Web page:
April 18, 2013
Where We Are Raised Defines Our Taste For Food
Lee Rannals for redOrbit.com — Your Universe Online
A new study shows how the country we reside in and culture in which we grew up helps define what tastes we prefer.The scientific community largely believes children's favorite foods across the board are fatty and sugary. However, scientists writing in the Food Quality and Preference journal contradict this theory.
The team analyzed whether or not all children prefer the same types of food, such as chips, candy and sugary drinks. They examined the flavor preference of more than 1,700 children between six and nine years old from eight European countries, including Italy, Estonia, Cyprus, Belgium, Sweden, Germany, Hungary and Spain.
Researchers used sensory tests to determine the child's taste for fat, sugar, salt and monosodium glutamate.
"The results were surprising," said Silvia Bel-Serrat, the only Spanish co-author of the study, who works in the University of Zaragoza. "Although we often tend to think that children share a common predisposition towards fats and sugar, we observed that the preferences of children from different countries were not at all similar."
The team found that over 70 percent of the German children said they preferred biscuits with added fat, while only 35 percent of children from Cyprus shared the same tastes. They also saw the majority of German children preferred plain apple juice, while those from Sweden, Italy and Hungary chose the drink with added sugar or flavors.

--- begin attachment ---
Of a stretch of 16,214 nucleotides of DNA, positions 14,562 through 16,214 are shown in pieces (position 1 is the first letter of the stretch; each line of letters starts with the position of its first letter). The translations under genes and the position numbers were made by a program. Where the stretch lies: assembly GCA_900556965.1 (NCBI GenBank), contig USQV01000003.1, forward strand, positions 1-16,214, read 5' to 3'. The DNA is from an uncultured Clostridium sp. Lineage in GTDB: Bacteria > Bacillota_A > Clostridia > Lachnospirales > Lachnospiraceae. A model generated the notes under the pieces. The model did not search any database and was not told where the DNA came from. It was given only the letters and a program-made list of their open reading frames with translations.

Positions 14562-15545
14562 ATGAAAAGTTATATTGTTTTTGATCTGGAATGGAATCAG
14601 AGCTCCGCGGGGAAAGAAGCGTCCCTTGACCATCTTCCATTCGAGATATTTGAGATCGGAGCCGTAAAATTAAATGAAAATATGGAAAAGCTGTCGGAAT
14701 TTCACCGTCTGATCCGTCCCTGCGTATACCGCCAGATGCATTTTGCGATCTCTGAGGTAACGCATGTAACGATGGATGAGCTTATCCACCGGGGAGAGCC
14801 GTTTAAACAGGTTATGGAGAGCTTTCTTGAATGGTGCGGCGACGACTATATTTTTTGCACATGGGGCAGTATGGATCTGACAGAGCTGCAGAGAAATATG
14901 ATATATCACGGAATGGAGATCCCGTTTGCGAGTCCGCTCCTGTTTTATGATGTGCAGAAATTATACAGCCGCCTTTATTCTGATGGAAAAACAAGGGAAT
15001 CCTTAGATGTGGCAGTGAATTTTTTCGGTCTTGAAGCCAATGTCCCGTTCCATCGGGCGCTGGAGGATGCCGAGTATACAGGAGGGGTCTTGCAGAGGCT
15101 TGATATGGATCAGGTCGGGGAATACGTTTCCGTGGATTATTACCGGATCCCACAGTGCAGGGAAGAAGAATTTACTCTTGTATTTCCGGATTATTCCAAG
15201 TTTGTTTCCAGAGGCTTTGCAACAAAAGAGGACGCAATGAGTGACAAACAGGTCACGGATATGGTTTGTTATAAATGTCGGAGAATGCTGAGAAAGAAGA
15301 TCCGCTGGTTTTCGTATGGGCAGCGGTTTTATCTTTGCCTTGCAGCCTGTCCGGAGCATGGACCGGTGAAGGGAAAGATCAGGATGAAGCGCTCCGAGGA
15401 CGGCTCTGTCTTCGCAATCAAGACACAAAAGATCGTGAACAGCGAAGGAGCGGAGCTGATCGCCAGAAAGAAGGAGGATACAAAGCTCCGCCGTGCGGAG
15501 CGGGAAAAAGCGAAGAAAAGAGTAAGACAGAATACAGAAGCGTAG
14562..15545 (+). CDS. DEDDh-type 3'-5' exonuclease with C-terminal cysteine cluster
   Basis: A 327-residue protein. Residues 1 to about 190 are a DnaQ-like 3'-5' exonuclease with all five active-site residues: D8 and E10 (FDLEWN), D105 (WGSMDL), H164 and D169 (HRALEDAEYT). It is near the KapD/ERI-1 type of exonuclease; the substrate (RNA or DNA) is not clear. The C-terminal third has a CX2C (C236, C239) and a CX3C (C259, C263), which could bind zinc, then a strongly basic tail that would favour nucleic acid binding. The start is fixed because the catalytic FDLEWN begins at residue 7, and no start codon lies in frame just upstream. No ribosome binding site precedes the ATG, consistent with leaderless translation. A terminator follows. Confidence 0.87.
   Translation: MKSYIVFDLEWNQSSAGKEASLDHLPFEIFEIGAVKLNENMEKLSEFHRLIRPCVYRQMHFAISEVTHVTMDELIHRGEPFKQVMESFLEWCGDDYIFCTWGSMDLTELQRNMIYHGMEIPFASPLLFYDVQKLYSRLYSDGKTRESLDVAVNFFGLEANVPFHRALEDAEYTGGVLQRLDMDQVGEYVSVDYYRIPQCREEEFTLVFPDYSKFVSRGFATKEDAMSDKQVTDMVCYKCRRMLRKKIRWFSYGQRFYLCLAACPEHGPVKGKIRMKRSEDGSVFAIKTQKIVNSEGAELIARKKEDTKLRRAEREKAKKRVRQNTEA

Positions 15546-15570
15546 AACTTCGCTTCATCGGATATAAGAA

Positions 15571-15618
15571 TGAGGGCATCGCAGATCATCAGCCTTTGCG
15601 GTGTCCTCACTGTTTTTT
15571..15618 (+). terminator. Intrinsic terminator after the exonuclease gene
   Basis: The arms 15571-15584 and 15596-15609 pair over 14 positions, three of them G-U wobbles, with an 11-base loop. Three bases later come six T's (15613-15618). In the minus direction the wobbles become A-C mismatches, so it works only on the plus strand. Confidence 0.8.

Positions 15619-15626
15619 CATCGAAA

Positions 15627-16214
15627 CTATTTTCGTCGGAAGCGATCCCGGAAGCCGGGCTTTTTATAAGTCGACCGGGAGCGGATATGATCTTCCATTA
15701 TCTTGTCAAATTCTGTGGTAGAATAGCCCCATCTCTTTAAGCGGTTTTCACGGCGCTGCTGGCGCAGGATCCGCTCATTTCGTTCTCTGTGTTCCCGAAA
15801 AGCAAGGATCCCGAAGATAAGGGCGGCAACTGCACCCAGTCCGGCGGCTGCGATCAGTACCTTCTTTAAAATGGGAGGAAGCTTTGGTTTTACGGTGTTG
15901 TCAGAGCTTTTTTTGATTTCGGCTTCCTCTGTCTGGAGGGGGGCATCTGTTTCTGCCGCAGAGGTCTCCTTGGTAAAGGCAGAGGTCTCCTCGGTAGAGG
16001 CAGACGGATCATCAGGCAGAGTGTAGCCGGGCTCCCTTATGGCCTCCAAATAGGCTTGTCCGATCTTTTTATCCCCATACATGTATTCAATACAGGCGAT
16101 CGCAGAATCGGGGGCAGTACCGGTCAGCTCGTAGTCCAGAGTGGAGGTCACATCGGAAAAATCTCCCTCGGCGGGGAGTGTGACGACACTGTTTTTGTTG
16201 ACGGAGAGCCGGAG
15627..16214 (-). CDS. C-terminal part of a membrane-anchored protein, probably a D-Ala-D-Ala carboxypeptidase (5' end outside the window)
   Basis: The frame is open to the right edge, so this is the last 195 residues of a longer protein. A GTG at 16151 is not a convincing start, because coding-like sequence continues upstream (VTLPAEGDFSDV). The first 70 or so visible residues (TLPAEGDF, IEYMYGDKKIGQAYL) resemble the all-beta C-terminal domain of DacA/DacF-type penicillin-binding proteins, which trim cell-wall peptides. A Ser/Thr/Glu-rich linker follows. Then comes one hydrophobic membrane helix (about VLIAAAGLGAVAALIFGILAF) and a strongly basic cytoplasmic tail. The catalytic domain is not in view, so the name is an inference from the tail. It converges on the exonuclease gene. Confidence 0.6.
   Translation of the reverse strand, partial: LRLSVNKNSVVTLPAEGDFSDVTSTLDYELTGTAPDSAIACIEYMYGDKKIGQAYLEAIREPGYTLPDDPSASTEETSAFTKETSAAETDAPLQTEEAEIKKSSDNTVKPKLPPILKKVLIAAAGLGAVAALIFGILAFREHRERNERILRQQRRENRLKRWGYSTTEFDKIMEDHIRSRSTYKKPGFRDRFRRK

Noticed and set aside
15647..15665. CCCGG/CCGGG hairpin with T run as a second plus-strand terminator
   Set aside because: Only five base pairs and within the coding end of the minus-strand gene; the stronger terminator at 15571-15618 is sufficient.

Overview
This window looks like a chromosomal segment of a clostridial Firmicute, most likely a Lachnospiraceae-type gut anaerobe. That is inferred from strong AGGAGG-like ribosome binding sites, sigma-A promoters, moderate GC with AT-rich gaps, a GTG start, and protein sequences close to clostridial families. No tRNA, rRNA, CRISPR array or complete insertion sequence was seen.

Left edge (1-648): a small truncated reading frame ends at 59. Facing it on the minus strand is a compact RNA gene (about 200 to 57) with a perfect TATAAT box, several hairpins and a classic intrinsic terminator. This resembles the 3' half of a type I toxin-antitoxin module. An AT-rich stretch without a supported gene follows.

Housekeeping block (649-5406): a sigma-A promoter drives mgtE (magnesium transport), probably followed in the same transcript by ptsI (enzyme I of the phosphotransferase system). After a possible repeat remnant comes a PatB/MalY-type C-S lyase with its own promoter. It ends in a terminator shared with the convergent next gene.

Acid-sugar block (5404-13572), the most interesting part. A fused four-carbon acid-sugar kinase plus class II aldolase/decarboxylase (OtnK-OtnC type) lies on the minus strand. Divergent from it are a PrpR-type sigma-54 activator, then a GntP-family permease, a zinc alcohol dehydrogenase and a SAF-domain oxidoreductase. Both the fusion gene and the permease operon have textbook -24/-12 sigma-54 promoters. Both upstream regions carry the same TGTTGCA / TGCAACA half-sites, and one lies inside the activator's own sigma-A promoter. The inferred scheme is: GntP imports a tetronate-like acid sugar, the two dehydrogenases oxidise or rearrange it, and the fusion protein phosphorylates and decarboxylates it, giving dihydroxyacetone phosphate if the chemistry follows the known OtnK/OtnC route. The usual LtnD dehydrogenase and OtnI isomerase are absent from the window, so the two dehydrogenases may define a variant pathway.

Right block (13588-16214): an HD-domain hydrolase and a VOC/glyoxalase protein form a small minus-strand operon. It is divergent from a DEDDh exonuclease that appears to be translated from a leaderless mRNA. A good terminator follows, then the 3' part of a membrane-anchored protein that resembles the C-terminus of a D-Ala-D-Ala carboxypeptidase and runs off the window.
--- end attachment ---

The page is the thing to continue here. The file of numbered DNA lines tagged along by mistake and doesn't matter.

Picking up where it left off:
"This means that flavor preferences are influenced by cultural factors, but we also see that these tastes are developed in a similar way as children grow up", stated Anne Lanfer, the study's main author and researcher at the Institute for Prevention Research and Epidemiology in Bremen, Germany.
The researchers assessed whether tastes varied according to the child's gender, taste threshold, parent's level of education, feeding patterns, time spent watching TV and parents' use of food as a reward. They found there was no link between these factors and the preference for sugar, fat, salt and monosodium glutamate, despite the fact that an influence on flavor preference had been attributed to these factors.
"There is a tendency to undertake uniform dietary prevention programs across European countries. However, flavor preferences vary from one country to another and the same program will not be equally effective in all countries," said Lanfer.
She said promoting the consumption and distribution of apple juice with no added sugar would be more effective in Germany than in Hungary, where the majority of children prefer juice with added sugar.
"There is still hope that children's flavor preferences are not stable and can be influenced by their parents and the surrounding environment", the authors concluded.
In another study, researchers said exposing children to different flavors would help them develop tastes for a variety of foods.
"Children have sensitive taste buds, and they taste what we smell," said Roberta Anding, registered dietitian with BCM and Texas Children´s Hospital. "Certain foods may have a stronger taste for them than they do for adults." She said parents should remember that their reaction to food has an influence on their children.
"So if you cringe at the sight of a certain food, chances are they will too."